Our data also indicates that international or regional non-governmental organizations, like the International Council for Adult Education, the European Association for the Education of Adults or DVV International, are gaining visibility through lobbying and direct involvement in transnational policy making, also thanks to recognition by and collaboration with state-led institutions. Specifically, non-governmental organizations contribute significantly to global political mobilization that occurs through and via UNESCO and its specialized agency in Hamburg, the UNESCO Institute for Lifelong Learning-UIL; a political mobilization that occurs via ideational processes such as the co-construction of a common past in adult education identifiable by diverse political actors; the transfer of values, ideas and information between individual and collective agents that facilitate envisioning a viable future for adult education; and the structuring of information and political intentions in an attempt to produce material changes at state level.

Multisite and multi-actor perspectives incorporated in this study also serve to deepen knowledge about the materiality of the changes that complex relations between states, state-led institutions and non-governmental organizations, together with increased inter-institutional collaboration, and global political mobilization, are (or are not) able to produce in terms of state policy.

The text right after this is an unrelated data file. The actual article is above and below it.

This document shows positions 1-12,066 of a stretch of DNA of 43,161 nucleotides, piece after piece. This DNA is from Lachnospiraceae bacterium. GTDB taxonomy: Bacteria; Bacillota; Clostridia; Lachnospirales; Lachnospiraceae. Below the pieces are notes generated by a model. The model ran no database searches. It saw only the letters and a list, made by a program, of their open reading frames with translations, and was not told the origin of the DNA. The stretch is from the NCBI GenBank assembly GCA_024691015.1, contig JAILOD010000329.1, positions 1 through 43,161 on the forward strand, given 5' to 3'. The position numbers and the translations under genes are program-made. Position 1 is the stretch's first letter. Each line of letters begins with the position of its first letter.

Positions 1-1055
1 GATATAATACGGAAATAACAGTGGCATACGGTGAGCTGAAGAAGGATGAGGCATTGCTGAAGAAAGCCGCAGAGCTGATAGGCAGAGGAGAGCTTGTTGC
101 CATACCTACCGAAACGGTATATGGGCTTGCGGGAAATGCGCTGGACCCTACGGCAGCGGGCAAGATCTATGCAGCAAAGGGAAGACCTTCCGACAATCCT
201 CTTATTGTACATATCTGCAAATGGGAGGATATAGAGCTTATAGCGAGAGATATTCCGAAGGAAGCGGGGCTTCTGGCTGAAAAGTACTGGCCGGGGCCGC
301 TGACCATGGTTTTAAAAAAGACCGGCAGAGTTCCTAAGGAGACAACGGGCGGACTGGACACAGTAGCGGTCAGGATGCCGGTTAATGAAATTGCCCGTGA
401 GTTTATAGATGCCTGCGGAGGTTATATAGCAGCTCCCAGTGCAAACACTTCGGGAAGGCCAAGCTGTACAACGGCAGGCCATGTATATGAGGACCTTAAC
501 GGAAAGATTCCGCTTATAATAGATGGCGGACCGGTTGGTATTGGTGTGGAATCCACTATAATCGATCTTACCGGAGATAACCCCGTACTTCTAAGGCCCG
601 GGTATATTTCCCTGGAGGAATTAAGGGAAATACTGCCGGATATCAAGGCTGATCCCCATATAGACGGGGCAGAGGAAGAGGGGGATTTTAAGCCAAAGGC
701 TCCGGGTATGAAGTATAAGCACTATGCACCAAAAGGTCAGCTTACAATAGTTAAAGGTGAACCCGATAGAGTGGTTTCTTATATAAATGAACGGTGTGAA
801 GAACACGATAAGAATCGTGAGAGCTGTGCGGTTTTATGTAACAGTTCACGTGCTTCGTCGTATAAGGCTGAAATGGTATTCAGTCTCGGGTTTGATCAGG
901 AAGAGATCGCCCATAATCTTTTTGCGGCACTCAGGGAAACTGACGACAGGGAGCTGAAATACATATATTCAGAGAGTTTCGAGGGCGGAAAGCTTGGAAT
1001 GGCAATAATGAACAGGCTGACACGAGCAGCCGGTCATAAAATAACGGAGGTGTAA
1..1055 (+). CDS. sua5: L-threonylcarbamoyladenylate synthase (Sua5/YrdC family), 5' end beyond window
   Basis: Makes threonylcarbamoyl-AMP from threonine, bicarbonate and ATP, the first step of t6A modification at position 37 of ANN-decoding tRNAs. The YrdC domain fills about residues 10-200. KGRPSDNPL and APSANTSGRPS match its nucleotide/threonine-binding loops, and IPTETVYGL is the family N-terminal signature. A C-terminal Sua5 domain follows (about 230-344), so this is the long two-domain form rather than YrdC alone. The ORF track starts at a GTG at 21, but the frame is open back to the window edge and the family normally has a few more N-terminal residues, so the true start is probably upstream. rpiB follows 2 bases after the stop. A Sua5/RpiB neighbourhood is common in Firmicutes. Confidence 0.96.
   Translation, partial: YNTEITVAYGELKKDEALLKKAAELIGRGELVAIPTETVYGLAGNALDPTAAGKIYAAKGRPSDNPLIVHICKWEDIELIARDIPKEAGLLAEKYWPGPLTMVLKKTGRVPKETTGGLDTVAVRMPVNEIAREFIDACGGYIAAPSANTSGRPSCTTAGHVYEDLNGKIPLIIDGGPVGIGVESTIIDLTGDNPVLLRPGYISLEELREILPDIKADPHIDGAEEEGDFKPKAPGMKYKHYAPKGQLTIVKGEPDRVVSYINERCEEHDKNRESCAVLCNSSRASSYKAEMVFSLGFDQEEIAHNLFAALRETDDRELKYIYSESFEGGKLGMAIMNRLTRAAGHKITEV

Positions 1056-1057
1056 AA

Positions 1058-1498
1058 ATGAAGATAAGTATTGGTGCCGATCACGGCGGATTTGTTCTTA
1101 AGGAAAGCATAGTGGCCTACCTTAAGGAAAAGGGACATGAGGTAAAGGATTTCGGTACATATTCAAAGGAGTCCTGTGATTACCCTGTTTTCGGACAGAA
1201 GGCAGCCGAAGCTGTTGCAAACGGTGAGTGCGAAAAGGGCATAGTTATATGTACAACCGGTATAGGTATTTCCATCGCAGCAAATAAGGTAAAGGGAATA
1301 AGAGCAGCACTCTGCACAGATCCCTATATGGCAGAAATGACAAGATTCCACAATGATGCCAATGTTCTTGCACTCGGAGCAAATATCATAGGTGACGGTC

Albeit systematic analysis of county-relevant data is still ongoing, our insight is that while state-led institutions and non-governmental organizations tend towards conditioning and/or exerting control over states’ decisions in adult education, the maneuvering of states varies depending on national socio-economic conditions and international affiliations. In some cases (e.g. the USA), the maneuvering of states is independent or benefits from transnationalism. Nonetheless, a tenacious difference between the North (i.e. the USA) and the South (i.e. Argentina, Brazil) persists in the perceptions of, influence on and reception of transnational policies. Northern countries like the USA are more likely to influence international agendas, as visible, for instance, when it comes to the intensification in the use of benchmarking and statistical data for measuring and assessing the progress made by a state towards common objectives in the field of adult education; all of which empowers state-led institutions with a better capacity to produce and disseminate such knowledge (e.g. the Organization for Economic Cooperation and Development - OECD).